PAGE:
The constantly emerging FDI behaviour of MNE represents the new development mode in the global economy.Whether the institutional factors have a significant impact on MNEs' governance remains to be discussed.With the large FDI behaviours,vast majority of capital, resources as well as labour circulate between developing countries and developed countries.On one side,developing countries try to set up preferential policies to attract inward FDI;On the other side,developed countries would like to invest outside countries to expand the market and achieve economies of scale.However,FDI also has some issues from the perspective of institutional theory.These problems push MNEs to revise their governance to further advance their growth.
In this study,the author will first evaluate the Dunning's eclectic theory,that is called OLI paradigm.The second part is the critical analysis of the impact of the institutional theory on the MNEs' governance and the global regulatory environment.Finally the author will critically evaluate the MNEs governance and strategic behaviour.
1.0 The brief evaluation of selected FDI theory------Dunning's eclectic theory (OLI paradigm) Dunning's eclectic theory absorbed Hymer's theory about the ownership endowment advantages. It can not only explain the different types of direct investment behaviour and other international operation mode,but also the geographical distribution of enterprise and M&A behaviour in MNEs.It also analyse three main productive incentives:Market-based theory,Resource-based theory and Efficiency-based theory. However,these three advantages are not appropriate to be divided under some circumstances, because the ownership is sometimes connected and determined by the location.Considering the MNEs' advantages in OLI paradigm, the ownership advantages may arise from product differentiation, marketing skills and production secrets etc;As to location,MNEs can gain access to raw materials and low labour costs;In order to reduce transaction costs and the transfer of human resources,internalization is a better way for some MNEs to maximize their internal advantages (Mark Cook,2012).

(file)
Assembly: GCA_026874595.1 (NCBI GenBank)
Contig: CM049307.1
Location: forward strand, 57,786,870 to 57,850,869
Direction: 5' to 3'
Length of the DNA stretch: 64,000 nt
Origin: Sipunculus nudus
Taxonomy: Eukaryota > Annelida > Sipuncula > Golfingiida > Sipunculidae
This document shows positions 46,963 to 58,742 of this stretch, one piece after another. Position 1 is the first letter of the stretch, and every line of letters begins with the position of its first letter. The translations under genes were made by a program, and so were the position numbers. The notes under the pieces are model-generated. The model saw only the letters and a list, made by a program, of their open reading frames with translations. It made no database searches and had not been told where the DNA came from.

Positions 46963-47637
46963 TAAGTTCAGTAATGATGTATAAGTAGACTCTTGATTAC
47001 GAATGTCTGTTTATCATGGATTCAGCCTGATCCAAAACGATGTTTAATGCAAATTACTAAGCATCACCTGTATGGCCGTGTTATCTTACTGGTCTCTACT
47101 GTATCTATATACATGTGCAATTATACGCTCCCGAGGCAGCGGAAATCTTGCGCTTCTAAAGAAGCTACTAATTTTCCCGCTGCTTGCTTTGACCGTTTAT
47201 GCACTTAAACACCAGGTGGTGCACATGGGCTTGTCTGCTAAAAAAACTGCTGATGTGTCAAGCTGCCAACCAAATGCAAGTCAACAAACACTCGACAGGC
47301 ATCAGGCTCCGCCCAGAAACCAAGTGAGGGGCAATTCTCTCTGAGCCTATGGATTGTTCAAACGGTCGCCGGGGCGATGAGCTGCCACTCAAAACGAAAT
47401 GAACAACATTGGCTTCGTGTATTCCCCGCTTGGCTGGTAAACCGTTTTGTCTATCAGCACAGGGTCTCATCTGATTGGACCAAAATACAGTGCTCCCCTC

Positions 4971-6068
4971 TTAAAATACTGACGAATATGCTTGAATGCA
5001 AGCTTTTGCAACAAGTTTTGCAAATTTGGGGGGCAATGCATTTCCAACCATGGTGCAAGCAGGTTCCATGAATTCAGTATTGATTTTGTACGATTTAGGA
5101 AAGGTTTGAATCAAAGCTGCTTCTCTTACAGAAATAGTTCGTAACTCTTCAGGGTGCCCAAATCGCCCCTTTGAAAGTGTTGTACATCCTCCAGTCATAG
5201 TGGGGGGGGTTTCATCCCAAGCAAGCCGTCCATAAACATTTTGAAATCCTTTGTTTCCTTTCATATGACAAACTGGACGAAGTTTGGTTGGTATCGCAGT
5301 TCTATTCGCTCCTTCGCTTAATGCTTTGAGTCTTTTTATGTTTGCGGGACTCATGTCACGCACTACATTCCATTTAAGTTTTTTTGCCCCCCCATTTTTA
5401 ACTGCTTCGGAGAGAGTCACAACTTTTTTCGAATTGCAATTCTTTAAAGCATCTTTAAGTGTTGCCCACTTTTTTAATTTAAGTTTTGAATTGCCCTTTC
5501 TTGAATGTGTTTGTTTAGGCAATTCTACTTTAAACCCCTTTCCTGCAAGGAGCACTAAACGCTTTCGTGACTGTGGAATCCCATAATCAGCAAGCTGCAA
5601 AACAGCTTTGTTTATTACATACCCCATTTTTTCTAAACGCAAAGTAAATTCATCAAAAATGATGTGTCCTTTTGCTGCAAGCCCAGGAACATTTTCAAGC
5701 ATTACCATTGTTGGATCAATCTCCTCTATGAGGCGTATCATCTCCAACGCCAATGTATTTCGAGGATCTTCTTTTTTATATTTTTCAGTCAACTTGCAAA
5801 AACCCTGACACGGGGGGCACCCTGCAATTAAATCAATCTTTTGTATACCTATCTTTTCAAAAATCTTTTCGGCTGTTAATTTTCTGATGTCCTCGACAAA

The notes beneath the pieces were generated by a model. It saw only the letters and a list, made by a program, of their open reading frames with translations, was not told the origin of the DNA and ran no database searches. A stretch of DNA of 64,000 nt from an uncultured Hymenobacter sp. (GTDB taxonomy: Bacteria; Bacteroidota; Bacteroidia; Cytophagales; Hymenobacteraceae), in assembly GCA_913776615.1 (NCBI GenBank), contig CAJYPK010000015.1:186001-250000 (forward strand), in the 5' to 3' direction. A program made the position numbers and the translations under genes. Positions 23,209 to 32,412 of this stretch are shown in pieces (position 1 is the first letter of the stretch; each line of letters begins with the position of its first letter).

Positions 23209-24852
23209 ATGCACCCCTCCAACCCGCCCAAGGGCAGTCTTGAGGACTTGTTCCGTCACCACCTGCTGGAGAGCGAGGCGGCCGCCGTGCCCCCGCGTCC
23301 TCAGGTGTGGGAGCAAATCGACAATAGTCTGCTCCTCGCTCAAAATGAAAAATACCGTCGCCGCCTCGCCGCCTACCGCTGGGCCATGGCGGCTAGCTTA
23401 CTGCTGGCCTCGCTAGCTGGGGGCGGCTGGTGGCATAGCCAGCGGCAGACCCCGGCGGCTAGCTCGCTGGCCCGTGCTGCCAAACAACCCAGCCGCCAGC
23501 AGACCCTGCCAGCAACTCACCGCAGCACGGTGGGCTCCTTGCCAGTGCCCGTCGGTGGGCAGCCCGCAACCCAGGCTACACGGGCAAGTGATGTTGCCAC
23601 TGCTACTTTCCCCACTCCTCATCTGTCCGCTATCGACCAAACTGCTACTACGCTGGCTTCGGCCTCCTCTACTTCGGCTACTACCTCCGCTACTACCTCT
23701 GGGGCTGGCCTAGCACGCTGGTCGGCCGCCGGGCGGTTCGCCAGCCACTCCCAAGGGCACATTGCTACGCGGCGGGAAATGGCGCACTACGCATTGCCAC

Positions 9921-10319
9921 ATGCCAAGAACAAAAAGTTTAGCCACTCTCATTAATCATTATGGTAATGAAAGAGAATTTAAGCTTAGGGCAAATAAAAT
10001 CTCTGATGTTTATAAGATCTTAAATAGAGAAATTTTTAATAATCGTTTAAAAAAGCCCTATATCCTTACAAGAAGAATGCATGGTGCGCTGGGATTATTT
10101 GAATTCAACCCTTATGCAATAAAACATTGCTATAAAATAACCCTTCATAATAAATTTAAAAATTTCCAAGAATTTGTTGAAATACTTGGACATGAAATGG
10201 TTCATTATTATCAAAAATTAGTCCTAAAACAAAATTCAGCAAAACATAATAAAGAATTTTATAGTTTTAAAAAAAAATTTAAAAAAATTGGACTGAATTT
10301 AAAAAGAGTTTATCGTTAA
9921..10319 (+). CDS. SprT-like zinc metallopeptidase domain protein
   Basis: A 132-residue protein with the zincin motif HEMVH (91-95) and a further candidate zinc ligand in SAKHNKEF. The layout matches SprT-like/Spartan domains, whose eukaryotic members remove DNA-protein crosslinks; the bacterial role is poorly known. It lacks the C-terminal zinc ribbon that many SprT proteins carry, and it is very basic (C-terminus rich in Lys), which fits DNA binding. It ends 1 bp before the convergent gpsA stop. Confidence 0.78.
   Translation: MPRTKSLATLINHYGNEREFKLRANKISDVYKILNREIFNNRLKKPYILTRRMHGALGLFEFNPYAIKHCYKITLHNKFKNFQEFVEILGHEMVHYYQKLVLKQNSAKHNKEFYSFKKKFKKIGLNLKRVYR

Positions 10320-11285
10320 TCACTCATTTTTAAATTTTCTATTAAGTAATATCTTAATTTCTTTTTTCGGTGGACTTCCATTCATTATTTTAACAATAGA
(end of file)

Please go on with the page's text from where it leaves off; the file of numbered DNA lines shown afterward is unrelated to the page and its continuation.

2.0 The critical analysis of the impact of the institutional theory on the MNEs' governance and the global regulatory environment When applying the institutional factors to the OLI paradigm,the ownership is relevant to governance and regulation;the location may be linked to social capital;and the internalization could be other relevant factors.The reason why institutional factors can affect countries attracting FDI could be two considerations.First,foreign investors can be attracted by the good regulatory infrastructure by improving productivity.Second,weak institutions will always bring extra costs to FDI,that is defined as corruption.Third,there is rarely no possibility for FDI to undertake any vulnerable uncertainty,like the prevention and changeover of weak governments and the weak power of property authority and legal system(Agnès, Bénassy-Quéré ,Maylis, Coupet & Thierry Mayer,2007).Therefore, institutional factors are essential to the growth of MNEs.
2.1 Inward FDI in host countries and pull factors
It seems that the majority countries attracting inward FDI are developing countries,because they consider FDI as the most stable constituent part of capital flows (Agnès, Bénassy-Quéré ,Maylis, Coupet & Thierry Mayer,2007).As host countries,whether they can attract FDI depends on the efficiency of the pull factors.Risk factors,including bureaucratic red tape,political uncertainty,corruption and weak legal system,always has a negative effect on inward FDI. Undoubtedly,perfect legal structure is beneficial for host countries to attract foreign investors.Unpredictable legitimacy and policies,government uncertainty as well as lack of social responsibilities are all deterring inward FDI.Furthermore, a good capability of institutional government can attract inward FDI, and poor institutions may...
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